where VLN is the maximum phase-to-ground voltage on the unfaulted phases during a fault, and VLN, VLL, are respectively the nominal phase-to-neutral and phase-to-phase voltages. 

Obviously:  EFF = 1.73 COG

Note 2 : Mixed Configurations

It is also important to note that the grounding of the neutral at the source transformer is the configuration referred to in determining the voltage rise of the system.

                                 Fig 14 MIXED CONFIGURATION

For example as seen in Figure 14, a delta/delta transformer is tied to a solidly grounded wye system. In this case MOV1 should be sized for a solidly grounded system, and MOV 2 should be sized for an isolated ground system. 

  1. Using the TOV Curve to Select an Arrester’s MCOV

After the system configuration and potential overvoltage is determined (refer figure 15), it must be compared to the arrester TOV curve. Figure 16 shows TOV curves of several types of arresters. Figure 17 shows a comparison of system overvoltage and arrester TOV capability.

                            Fig 15 POTENTIAL SYSTEM OVERVOLTAGE

  Fig16  TOV CURVES OF DIFFERENT TYPES OF ARRESTER

In the example in Figure 17, the selected distribution arrester would not withstand an overvoltage of an ungrounded or delta system, but would withstand an overvoltage from a uni-grounded and multi-grounded system.   However if a gapped MOV arrester was selected, it could withstand even an ungrounded system overvoltage

.

Fig 17 Comparing TOV Curve and Potential System Overvoltage

In distribution systems, selecting an arrester’s MCOV (Maximum Continuous Operating Voltage) or Uc typically involves matching or exceeding the line-to-line voltage, as the duration of potential overvoltages is often unknown, complicating the comparison between system overvoltage and arrester withstand capability. However, this comparison is crucial for choosing the arrester MCOV or Uc in substation applications. This assessment is more precise for transmission systems and substations, where the expected overvoltage magnitude and duration are known.

Transmission Line Arresters

The MCOV or Uc rating selection for transmission line arresters (TLAs) differs from distribution or substation arresters. TLAs aim to protect insulators from back flash during switching or lightning surges. Since overhead insulators are typically self-restoring, the lowest clamping voltage isn’t crucial for preventing flashover. Sometimes, TLAs are sized to minimize energy absorption during switching surges, which is achieved by increasing the MCOV or Uc rating. However, when TLAs are used to mitigate switching surges, their MCOV should align with that of substation arresters.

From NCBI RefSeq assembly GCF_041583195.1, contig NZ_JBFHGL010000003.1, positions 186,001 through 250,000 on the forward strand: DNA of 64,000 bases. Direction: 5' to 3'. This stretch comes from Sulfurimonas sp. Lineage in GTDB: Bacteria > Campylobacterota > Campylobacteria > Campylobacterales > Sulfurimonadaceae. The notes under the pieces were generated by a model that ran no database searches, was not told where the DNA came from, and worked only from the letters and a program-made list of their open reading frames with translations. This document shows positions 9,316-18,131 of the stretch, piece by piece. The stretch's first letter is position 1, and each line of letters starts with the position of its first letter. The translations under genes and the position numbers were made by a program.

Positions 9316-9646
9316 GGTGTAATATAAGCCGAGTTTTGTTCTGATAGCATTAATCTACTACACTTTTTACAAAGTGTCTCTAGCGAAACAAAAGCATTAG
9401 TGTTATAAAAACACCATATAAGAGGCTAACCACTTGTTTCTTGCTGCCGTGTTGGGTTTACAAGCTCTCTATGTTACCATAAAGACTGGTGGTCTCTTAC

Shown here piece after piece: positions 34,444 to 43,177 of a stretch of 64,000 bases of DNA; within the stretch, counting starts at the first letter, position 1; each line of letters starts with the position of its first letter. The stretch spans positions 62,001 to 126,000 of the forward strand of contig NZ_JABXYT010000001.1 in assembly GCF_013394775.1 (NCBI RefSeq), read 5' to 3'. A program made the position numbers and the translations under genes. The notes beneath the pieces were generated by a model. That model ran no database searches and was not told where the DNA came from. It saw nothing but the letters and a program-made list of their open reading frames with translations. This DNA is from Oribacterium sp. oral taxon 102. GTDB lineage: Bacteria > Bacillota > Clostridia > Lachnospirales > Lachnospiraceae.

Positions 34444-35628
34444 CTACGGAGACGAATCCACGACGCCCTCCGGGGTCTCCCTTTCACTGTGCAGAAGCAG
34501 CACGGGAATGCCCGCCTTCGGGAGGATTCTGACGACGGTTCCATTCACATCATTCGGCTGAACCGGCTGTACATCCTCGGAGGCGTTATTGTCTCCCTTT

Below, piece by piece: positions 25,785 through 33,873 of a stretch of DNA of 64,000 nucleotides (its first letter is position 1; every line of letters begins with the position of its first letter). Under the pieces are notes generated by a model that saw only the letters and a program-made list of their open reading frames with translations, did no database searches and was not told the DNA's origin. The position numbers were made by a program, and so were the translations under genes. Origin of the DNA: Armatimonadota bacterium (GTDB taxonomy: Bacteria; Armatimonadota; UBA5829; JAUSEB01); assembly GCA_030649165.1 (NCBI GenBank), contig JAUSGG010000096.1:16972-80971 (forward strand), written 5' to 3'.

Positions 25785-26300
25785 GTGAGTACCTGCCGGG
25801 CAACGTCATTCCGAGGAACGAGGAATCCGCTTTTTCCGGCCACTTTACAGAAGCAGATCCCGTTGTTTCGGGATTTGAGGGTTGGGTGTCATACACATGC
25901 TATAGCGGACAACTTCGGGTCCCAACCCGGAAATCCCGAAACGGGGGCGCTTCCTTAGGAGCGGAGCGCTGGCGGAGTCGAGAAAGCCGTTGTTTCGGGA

Calculation of MCOV & Rated Voltage of Surge Arresters

The calculations involved in determining the MCOV and rated voltage as well as selected values in utilities are given in table 3 for reference.

TABLE 3 Calculation of MCOV & Rated Voltage of Surge Arresters 

Conclusion 

The system’s grounding configuration significantly influences the overvoltages during a ground fault. A single phase-to-ground fault can alter the ground potential at the fault site, with the extent of this shift dependent on the grounding setup. This shift is typically minimal in a solidly grounded system with a robust return path. Conversely, in an ungrounded system, there might be a complete offset, causing the phase-to-ground voltage on unfaulted phases to approach the phase-to-phase voltage. It’s advised against using a surge arrester with a rated voltage (Ur) lower than selected to improve margins, as it might lead to insufficient Temporary Overvoltage (TOV) capability.

Reference: 

[1]IEC 60099-4 Surge arresters – part 4: Metal-oxide surge arresters without gaps for A.C. systems.
[2]IEC 60099-5 Surge arresters – part 5: Selection and application recommendations.
[3]IEEE Std C62.11-2020 Standard for Meta-Oxide Surge Arresters for AC Power Circuit(>1kV)
[4]IEEE Std. 80-2013, IEEE Guide for Safety in AC Substation Grounding, New York, NY: IEEE

[5]     www.arresterworks.com


Dr. Rajesh Kumar Arora holds a B. Tech. and a Master’s in Electrical Engineering from Delhi College of Engineering, University of Delhi. He completed his PhD in grounding system design from UPES, Dehradun. He is a certified Energy Manager and Auditor with over 14 years of experience in 400kV and 220kV substations at Delhi Transco Limited (DTL). Additionally, he served as Deputy Director (Transmission and Distribution) at the Delhi Electricity Regulatory Commission for over three years and has contributed to various departments within DTL. Currently, he works in the Design and Engineering department of DTL, with research interests in high voltage technology, grounding systems, protection systems, computer applications, and power distribution automation.